Physical stores will change, not disappear, panel predicts

“Personalized service” and “trust” will keep location traffic up as e-commerce grows

Brick and mortar must adapt, but it will survive. That was the shared sentiment among the panelists in the Specialty Food Association’s “Buyer Panel: Selling Specialty” at the 2017 Summer Fancy Food Show in New York City Monday.

“We’re seeing a lot of grocery moving online. It doesn’t mean that you won’t need a store,” Monica Schechter, category manager for international and specialty grocery at, said while discussing the recent purchase of Whole Foods by internet giant Amazon.

Jet’s parent company is the physical location giant Wal-Mart.

“When you look at e-commerce evolving, you see a lot of, ‘How can I emulate a store?’ When you see a store you’re thinking, ‘How can I emulate e-commerce?’” said Schechter.

Cathy Strange, global cheese buyer at Whole Foods Market, agrees. “What we found through the years as a brick and mortar and as a specialty retailer is that customers are going after transparency,” she said, adding that for physical locations the “main banner is trust”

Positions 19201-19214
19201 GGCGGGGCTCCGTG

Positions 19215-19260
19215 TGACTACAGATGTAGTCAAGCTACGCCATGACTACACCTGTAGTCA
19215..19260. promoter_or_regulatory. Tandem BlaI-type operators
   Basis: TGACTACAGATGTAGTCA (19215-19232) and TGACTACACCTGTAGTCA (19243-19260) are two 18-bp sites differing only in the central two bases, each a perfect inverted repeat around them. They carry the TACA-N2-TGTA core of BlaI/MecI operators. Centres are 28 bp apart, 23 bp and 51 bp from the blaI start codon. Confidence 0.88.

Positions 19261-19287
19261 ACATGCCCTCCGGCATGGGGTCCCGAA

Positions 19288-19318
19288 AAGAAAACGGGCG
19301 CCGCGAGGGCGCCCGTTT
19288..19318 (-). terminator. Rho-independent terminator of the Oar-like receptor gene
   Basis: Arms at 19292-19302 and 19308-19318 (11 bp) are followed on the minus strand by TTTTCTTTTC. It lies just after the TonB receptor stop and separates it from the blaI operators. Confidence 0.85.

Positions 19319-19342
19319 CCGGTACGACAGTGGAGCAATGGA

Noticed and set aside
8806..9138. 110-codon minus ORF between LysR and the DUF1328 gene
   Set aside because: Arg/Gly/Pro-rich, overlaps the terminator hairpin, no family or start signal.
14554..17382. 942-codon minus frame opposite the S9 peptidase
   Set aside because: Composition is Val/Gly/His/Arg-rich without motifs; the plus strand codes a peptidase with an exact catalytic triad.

Strange also said that physical stores offer a level of service that digital shopping simply can’t at this juncture.

Schechter concurs, adding that “customers are really looking for personalized service.” She stressed that store shoppers often seek staff and resident experts to answer questions related to specific diet or health restrictions.

Trip Straub, co-owner of St. Louis’s Straub’s, also believes a focus on developing personal relationships will keep his store from making hastened changes in the face of e-commerce.

“We’re not looking to change anything drastically [or] quickly, but we will certainly keep our eyes wide open as we see what’s going on,” Straub said.

“I’m going to engage you,” he added.

Straub believes that a positive in-store experience will keep customers from checking out an item in store and then heading home to purchase it digitally at a cheaper price.

But Tony Stallone, VP of merchandising at e-commerce veteran Peapod, said that digital could offer a personal touch too.

“We know who out customer is; we know what our customer wants; we do everything in our power to fill customer needs,” Stallone said.

Schechter conceded that while she feels brick and mortar will continue to thrive alongside digital shopping, the perfect formula has yet to be found. Physical stores need to adapt, and in doing so, they must focus on building personal relationships. However, more evolution will be needed.

In the meantime, e-commerce is continuing to build on what has already been a winning formula.

“We’re moving towards e-commerce 2.0,” said Schechter. “We’re moving towards a situation where we can understand your preferences but we’re also using technology to [find new foods to try].”

Twitter: @DanAMX

Email: [email protected]

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